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abstract = "1. The influences of enzyme treatments (trypsin and collagenase) on responses to perfused acetylcholine were examined on physically isolated single Aplysia neurons, using the voltage-clamp, internal perfusion, and rapid external perfusion technique. 2. During treatment with trypsin (0.025 to 0.1{\%}) for 10 to 30 min at room temperature (22 to 25°C), the peak amplitude of the Na current induced by acetylcholine increased in a time- and dose-dependent manner, and the decay in the continued presence of acetylcholine was slowed. This effect of trypsin treatment was irreversible after washing for 60 min without enzyme. 3. Edrophonium, a cholinesterase inhibitor, has previously been shown to augment the Na acetylcholine response in this preparation by inhibition of acetylcholinesterase. After treatment of the neuron with trypsin, the augmentation after edrophonium was abolished. Furthermore, in the presence of edrophonium, trypsin also failed to increase the response. The dose-response curve for acetylcholine after treatment of trypsin was similar to that in the presence of edrophonium. These results suggest that the modification of the current response by trypsin is a result of removal of cholinesterase activity from the membrane. 4. In contrast to the effects of trypsin, collagenase (0.03 to 0.1{\%}) for 10 to 60 min did not change the current amplitude of the acetylcholine response. However, collagenase treatment did alter the kinetics of the acetylcholine response in a dose-dependent manner, in that the rate of decay was accelerated. A similar acceleration was seen in the acetylcholine responses on other neurons which were due to Cl or K currents, suggesting that the effect was independent on the type of channel. This effect of collagenase was reversible after 30 to 60 min of washing of the neuron. 5. In the presence of edrophonium or after the treatment with trypsin, collagenase still accelerated the current kinetics of the acetylcholine response, indicating that cholinesterase activity is not related to this effect. Furthermore, heated collagenase (presumably inactivated) had a similar action, suggesting that the enzymatic activity of collagenase is not related to the modification of the response. 6. These results suggest that Aplysia acetylcholinesterase is sensitive to trypsin but not to collagenase. However, the preparation of collagenase used in these studies contains some factor which alters the response to acetylcholine, but this effect is reversible and unrelated to enzymatic activity.",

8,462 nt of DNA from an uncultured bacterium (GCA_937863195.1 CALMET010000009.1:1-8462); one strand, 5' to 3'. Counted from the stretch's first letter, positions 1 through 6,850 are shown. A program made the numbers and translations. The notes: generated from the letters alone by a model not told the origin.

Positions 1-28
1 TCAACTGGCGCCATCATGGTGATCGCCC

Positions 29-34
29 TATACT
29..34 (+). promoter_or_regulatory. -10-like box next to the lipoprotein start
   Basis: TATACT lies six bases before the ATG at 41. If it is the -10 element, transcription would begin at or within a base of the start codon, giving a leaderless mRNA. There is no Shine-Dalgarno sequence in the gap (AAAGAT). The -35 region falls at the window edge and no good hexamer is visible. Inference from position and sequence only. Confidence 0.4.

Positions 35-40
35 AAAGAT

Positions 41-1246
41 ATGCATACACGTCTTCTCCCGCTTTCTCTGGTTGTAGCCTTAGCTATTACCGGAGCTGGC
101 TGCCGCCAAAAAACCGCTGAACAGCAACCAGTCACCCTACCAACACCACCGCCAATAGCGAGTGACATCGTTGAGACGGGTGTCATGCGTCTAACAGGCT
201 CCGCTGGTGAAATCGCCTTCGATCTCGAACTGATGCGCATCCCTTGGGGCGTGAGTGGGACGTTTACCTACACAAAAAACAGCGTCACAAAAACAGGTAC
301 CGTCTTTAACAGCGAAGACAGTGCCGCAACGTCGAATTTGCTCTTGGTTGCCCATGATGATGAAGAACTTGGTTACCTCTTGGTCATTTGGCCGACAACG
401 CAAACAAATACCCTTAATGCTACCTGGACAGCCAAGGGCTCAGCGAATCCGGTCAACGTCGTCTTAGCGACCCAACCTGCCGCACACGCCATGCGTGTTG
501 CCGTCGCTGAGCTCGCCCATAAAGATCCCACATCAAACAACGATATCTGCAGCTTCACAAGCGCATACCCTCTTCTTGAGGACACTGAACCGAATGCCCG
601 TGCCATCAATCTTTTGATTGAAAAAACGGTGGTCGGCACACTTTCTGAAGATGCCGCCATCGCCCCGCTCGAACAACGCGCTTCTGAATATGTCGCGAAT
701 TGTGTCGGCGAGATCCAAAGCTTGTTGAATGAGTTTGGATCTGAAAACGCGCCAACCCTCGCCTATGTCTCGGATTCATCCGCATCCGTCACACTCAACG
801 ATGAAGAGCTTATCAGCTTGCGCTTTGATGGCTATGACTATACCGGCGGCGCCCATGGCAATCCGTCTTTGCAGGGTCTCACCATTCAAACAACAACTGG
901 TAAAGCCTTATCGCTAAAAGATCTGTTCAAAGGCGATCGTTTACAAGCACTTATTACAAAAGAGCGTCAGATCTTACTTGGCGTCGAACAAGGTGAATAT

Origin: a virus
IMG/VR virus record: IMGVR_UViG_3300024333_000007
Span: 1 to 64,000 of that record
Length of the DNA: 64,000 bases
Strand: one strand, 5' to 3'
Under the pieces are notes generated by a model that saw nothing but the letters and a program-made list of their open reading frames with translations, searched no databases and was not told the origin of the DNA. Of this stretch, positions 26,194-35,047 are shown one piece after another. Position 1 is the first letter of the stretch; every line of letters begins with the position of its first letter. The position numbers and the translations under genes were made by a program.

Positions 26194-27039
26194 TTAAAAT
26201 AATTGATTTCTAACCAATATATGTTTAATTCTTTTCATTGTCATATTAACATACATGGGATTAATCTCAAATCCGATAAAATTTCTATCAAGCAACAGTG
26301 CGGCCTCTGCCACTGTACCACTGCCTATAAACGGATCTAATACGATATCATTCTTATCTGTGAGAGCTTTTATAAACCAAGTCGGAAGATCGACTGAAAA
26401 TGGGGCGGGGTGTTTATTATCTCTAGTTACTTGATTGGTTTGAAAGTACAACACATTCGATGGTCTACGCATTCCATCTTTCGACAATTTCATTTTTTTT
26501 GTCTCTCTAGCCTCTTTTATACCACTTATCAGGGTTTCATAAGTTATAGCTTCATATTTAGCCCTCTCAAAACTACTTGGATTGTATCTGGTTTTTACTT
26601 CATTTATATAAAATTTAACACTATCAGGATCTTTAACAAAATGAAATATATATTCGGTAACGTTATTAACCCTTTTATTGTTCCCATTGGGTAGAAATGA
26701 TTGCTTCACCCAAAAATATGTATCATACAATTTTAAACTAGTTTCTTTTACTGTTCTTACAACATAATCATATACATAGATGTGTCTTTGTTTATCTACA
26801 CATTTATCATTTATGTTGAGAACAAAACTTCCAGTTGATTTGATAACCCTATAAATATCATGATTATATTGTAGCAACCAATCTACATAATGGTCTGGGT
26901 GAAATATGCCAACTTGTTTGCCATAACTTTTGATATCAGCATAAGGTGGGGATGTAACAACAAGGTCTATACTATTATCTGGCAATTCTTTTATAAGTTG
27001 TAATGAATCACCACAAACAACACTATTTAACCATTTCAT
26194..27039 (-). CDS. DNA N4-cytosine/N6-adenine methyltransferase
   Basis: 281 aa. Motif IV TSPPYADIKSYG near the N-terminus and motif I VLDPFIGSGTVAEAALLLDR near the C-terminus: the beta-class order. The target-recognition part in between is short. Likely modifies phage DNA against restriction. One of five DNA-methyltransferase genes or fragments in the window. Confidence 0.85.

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N2 - 1. The influences of enzyme treatments (trypsin and collagenase) on responses to perfused acetylcholine were examined on physically isolated single Aplysia neurons, using the voltage-clamp, internal perfusion, and rapid external perfusion technique. 2. During treatment with trypsin (0.025 to 0.1%) for 10 to 30 min at room temperature (22 to 25°C), the peak amplitude of the Na current induced by acetylcholine increased in a time- and dose-dependent manner, and the decay in the continued presence of acetylcholine was slowed. This effect of trypsin treatment was irreversible after washing for 60 min without enzyme. 3. Edrophonium, a cholinesterase inhibitor, has previously been shown to augment the Na acetylcholine response in this preparation by inhibition of acetylcholinesterase. After treatment of the neuron with trypsin, the augmentation after edrophonium was abolished. Furthermore, in the presence of edrophonium, trypsin also failed to increase the response. The dose-response curve for acetylcholine after treatment of trypsin was similar to that in the presence of edrophonium. These results suggest that the modification of the current response by trypsin is a result of removal of cholinesterase activity from the membrane. 4. In contrast to the effects of trypsin, collagenase (0.03 to 0.1%) for 10 to 60 min did not change the current amplitude of the acetylcholine response. However, collagenase treatment did alter the kinetics of the acetylcholine response in a dose-dependent manner, in that the rate of decay was accelerated. A similar acceleration was seen in the acetylcholine responses on other neurons which were due to Cl or K currents, suggesting that the effect was independent on the type of channel. This effect of collagenase was reversible after 30 to 60 min of washing of the neuron. 5. In the presence of edrophonium or after the treatment with trypsin, collagenase still accelerated the current kinetics of the acetylcholine response, indicating that cholinesterase activity is not related to this effect. Furthermore, heated collagenase (presumably inactivated) had a similar action, suggesting that the enzymatic activity of collagenase is not related to the modification of the response. 6. These results suggest that Aplysia acetylcholinesterase is sensitive to trypsin but not to collagenase. However, the preparation of collagenase used in these studies contains some factor which alters the response to acetylcholine, but this effect is reversible and unrelated to enzymatic activity.